Brad Dokken: There's no opening day hype, but fishing in North Dakota is better than ever

May 4—I've been around long enough to remember when North Dakota didn't have a year-round fishing season. The last time the state actually had an opening day was more than three decades ago.

North Dakota established a statewide year-round fishing season in 1993, with a license year that runs from April 1 to March 31 of the following year.

So, if you fish in North Dakota, you needed a new fishing license April 1.

In my experience, at least, the fishing opener in North Dakota wasn't the marketing event it is in Minnesota. And year-round fishing hasn't had an impact on fish populations. Walleye fishing in North Dakota has never been better — a scenario that has sounded a bit like a broken record in recent years (but in a very good way). Since many North Dakota lakes are reliant on stocking, catching a fish before it has spawned is less of an issue than it is in neighboring Minnesota or Canadian provinces such as Manitoba and Ontario.

Thanks to a series of several wet years beginning in 1993 or so, walleye opportunities in North Dakota these days extend far beyond the "Big 3" — Devils Lake, Lake Sakakawea and the Missouri River. Dozens of new, so-called "prairie lakes" have popped up across the state in the past decade or two, and they've proven extremely effective at producing catchable-size walleyes in a short amount of time.

It's not uncommon, I've been told, for a walleye to reach 15 inches in 16 to 18 months. That's an off-the-charts fast growth rate.

North Dakota today has about 450 fishable waters — an all-time high — compared with 250 or so just a couple of decades ago.

Greg Power, fisheries chief for the North Dakota Game and Fish Department in Bismarck, touched on the popularity of year-round fishing Tuesday night, April 16, during the department's spring Advisory Board meeting in Larimore.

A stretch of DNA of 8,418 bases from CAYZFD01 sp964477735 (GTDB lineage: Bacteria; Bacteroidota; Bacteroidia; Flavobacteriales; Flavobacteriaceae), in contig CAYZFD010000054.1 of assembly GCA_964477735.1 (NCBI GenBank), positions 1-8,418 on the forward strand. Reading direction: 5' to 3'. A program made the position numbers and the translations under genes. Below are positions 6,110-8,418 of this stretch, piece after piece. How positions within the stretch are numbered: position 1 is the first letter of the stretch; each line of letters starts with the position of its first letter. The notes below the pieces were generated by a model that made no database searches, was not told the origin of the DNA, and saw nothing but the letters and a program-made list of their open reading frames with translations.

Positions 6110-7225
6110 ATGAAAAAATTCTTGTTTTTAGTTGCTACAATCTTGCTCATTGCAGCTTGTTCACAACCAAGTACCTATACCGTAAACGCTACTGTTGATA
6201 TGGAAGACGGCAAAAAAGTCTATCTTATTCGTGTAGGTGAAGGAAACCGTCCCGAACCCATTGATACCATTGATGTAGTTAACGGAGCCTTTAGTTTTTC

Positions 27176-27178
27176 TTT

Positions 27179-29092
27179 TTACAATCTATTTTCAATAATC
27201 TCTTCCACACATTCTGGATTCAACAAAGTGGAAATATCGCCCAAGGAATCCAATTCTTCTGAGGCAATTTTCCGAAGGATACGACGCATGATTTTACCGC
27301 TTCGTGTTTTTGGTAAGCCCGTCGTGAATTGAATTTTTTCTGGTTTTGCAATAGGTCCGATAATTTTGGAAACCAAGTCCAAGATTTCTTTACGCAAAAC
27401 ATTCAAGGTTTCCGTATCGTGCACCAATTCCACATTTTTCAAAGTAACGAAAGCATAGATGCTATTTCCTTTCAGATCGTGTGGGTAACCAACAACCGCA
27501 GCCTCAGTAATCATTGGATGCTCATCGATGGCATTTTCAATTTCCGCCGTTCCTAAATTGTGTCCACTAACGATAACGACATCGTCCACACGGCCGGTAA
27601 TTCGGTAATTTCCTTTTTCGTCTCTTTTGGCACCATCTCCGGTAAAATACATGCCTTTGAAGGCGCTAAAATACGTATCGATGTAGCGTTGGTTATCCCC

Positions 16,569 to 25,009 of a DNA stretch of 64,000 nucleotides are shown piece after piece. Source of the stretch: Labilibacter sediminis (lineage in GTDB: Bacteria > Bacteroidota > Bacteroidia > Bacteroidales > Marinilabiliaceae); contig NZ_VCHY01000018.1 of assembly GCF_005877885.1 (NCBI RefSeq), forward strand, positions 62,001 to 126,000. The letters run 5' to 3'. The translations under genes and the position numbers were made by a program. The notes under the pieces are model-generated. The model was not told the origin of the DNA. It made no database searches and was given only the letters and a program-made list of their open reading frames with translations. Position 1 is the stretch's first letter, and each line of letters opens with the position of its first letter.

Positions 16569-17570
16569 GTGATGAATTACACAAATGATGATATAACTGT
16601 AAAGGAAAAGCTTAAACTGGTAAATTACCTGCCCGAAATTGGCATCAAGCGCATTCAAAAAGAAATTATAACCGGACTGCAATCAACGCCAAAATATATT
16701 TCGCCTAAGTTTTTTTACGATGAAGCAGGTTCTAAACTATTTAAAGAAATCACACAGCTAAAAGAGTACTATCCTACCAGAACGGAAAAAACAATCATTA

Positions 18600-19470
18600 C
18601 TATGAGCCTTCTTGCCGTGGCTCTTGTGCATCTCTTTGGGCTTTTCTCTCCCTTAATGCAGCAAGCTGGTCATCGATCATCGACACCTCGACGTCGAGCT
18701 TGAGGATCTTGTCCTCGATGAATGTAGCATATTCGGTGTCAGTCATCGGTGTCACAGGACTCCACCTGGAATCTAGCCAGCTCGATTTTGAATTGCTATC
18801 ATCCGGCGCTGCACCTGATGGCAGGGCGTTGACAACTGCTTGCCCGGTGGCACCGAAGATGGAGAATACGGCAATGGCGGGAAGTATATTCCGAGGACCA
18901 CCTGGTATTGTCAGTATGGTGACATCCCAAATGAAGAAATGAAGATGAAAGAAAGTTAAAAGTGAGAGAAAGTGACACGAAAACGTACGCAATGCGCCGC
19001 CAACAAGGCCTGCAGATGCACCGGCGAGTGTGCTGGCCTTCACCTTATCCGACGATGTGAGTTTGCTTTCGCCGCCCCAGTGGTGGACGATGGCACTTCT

Much-needed rain was falling that night, but the weather was beautiful a couple of days earlier, and anglers were making the most of it. Wardens and department fisheries staff across the state reported they had probably never seen so much spring fishing activity, Power said.

"For sure this early in the year — I mean, that's unheard of in the middle of April" most years, Power said. "And I was thinking while driving up here that 20 years or so ago, that wouldn't have happened because we had a closed season. The spring fishing you see now in years like this, it's kind of cool that people can get out in the boat and do it.

"There's a lot of fishing activity already going on."

Year-round fishing has been especially popular among anglers who target northern pike shortly after ice-out, Power said, an opportunity that didn't exist statewide before 1993.

"What was really cool was that it opened up that spring pike fishing that used to be closed," he said. "You still see in the month of April, a lot of shore fishermen. Not as many as there used to be because we're starting to age out — the people that like pike — but we didn't touch the population with a year-round season; we really didn't."

While Game and Fish now manages nearly 450 lakes across the state, the new two-year proclamation of fishing regulations is about 500 words shorter than the previous one.

"That's one of the goals of the department — keeping things as simple as possible," Game and Fish Director Jeb Williams said at the Larimore meeting. "We have more fishing opportunity than we've ever had in North Dakota, but yet our regulation guide, our proclamation, got smaller.

"People appreciate that (and) we appreciate that," Williams added. "I don't think we have to look very far east to see, sometimes, some complicated regulations from lake to lake to lake."

Despite the differences in the way Minnesota and North Dakota manage their fisheries, anglers in the two states share a passion for walleyes. Northern pike might be the North Dakota state fish, but there's no question that walleyes rank first in many anglers' hearts.

"We know people love walleye in North Dakota, and the prairie lakes have just exploded," Williams said. "That's a nice thing for folks where Lake Sakakawea, Devils Lake or Lake Oahe isn't necessarily in their backyard. They can have those opportunities for nice fishing on some of those smaller lakes close to home, where they don't have to take those longer trips.

"And that's really been something fun to watch."